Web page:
The Moving Picture Institute has supported hundreds of filmmakers via fellowships, internships, masterclasses, and productions since our founding in 2005. This year, we are beginning an interview series that checks in with our filmmakers
Our “Spotlight” series continues with long-time Moving Picture Institute-supported filmmaker Tanney Mobley, a development executive for Millennium Films and producer of high budget action features such as The Expendables franchise. Tanner graduated from the University of Iowa in 2010 with a degree in Cinema and, with the help of the MPI, relocated to Los Angeles to pursue a career in film development. He has been with Millennium for the past six and a half years and also serves as a judge for the ScreenCraft annual action scriptwriting competition.
Lana Link (MPI): Tanner, thank you for answering our questions today! Can you talk about your role at Millennium and the films you make there?
TM: I work as a Development Executive, which is a fancy way of saying I find and develop different scripts/projects for the company. We have a full service production studio in Bulgaria, and we operate under a foreign pre-sales model. Basically that means we pre-sell our films to the different territories around the world before we actually make the movie. This provides us very little risk, since the film is already paid for before we start shooting. But creatively, it limits the type of projects we can do. Our buyers are mostly interested in high-concept action/thrillers with A-List cast. So that’s what we try to give them. We are the only independent studio in the world with six major franchises: The Expendables, Rambo, Olympus Has Fallen, The Hitman’s Bodyguard, The Mechanic, and most recently the new Hellboy reboot.
MPI: For those who are just starting out in the industry, can you speak to what “development” executives do? What skills do you need?
TM: We find scripts from anywhere we can—agents, managers, producers, friends, waiters, valets, etc. And we read a LOT. Once we find something we like, we try to option the project and put it together. Usually this involves a few rounds of notes with the writer, then sending the script out to directors. After director pitches, we hire a director, incorporate their script notes, and start making offers to cast. When we get a financeable actor on board, the sales guys take the film to the markets and start selling. This is usually where my work stops. But once the film is in post-production, we will review the cuts and give notes on how to improve it.
Skills you need: you must love reading, obviously. And you need to have a good sense of story/structure. But like anything else, it’s all about practice. If you have the patience to sit and read all day, then eventually you start to notice patterns in scripts and learn what works and what doesn’t.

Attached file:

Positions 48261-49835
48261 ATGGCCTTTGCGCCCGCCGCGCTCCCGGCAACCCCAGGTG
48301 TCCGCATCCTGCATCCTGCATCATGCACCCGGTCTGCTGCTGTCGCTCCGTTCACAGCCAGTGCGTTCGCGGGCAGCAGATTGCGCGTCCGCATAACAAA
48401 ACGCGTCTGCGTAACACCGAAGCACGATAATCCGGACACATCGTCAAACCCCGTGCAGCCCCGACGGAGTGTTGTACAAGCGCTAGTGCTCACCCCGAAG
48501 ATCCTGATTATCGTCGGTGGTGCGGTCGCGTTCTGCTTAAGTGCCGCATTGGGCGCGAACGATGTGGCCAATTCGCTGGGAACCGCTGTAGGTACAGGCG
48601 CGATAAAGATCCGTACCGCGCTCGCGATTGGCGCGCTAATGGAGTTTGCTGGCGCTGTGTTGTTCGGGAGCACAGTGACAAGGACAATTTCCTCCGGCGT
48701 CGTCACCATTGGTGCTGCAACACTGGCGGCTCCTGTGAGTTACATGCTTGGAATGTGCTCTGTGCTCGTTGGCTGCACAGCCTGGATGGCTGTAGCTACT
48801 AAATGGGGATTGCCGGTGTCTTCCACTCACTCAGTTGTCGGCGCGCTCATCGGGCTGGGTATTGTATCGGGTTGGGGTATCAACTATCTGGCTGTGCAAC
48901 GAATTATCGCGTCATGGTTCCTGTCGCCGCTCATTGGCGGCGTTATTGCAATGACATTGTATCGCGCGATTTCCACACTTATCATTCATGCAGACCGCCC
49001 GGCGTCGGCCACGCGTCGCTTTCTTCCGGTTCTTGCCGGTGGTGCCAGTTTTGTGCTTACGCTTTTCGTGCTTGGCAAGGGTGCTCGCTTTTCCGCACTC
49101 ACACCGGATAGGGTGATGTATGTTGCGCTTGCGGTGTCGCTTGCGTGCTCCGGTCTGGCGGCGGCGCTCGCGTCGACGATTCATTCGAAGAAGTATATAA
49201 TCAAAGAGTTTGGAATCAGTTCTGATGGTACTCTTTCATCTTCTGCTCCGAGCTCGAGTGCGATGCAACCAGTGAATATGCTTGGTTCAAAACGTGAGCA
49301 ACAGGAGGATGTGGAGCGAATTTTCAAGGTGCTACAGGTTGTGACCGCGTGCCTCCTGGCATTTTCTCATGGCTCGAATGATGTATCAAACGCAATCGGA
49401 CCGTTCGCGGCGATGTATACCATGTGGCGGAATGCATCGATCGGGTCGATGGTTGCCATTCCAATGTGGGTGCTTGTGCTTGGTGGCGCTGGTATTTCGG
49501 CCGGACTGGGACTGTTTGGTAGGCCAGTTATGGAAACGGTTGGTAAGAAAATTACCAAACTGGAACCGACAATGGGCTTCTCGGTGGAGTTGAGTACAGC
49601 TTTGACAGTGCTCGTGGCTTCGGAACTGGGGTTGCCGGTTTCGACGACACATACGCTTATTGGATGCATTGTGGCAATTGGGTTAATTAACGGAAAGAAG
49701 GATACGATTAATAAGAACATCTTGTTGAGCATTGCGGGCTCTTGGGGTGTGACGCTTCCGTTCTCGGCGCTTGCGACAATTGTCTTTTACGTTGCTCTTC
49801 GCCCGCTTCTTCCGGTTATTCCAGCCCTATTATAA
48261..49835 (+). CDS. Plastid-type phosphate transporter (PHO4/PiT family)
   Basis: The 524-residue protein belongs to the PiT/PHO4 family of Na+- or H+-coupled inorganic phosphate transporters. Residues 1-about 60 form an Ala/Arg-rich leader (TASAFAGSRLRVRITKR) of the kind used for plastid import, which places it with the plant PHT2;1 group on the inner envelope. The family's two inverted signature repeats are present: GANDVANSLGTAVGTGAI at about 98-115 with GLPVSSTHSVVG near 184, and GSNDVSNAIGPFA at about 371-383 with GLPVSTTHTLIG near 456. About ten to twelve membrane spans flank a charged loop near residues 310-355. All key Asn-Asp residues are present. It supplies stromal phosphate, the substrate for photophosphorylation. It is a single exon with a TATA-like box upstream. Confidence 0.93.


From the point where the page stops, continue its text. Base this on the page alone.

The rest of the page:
MPI:What should writers keep in mind when they’re trying to get producers’ attention? Are there common errors you see screenwriters repeat, either in their work during the coverage process or in their pitches?
TM: Don’t be afraid to follow up. I get so many submissions that a lot of times scripts can get buried in my inbox. If you send me something and then disappear off the face of the earth, I’ll probably never read it. But if you’re polite and check in occasionally with a reminder, eventually I will get to it.
Common errors: don’t save your best pages for the end of the script. Make sure your first 10 to 25 pages are your strongest, and that they hook the reader somehow. Give me a reason to keep turning the page. If you tell me “Just wait until the twist at the end!” I’ll probably never make it that far.
As far as pitches go, try to relax. Don’t go too fast. Don’t read directly from a paper (notes are ok). Be funny. Even if you’re pitching a Holocaust drama where everybody dies at the end, a bit of humor can go a long way toward easing tension in the room and ingratiating yourself as someone we want to work with. Be open to ideas and collaborative, but don’t be afraid to defend yourself if you see things a different way.
“Make sure your first 10 to 25 pages are your strongest, and that they hook the reader somehow. Give me a reason to keep turning the page.
MPI:Pure ballpark estimate, how many scripts do you think you’ve read in your lifetime? What are your biggest lessons learned from that experience?
TM: I’m probably close to 1,000. You learn a little bit from everything you read. Usually what not to do. For example: taking too long to get into the story, not having a clear direction/arc for your protagonist, focusing too much on the action/plot instead of character, etc. As someone who reads a lot of action scripts, I can tell you we usually just skim the action scenes, because the director and stunt coordinator will do whatever they want with those anyway. Character is always most important. And the decisions your character makes will influence plot.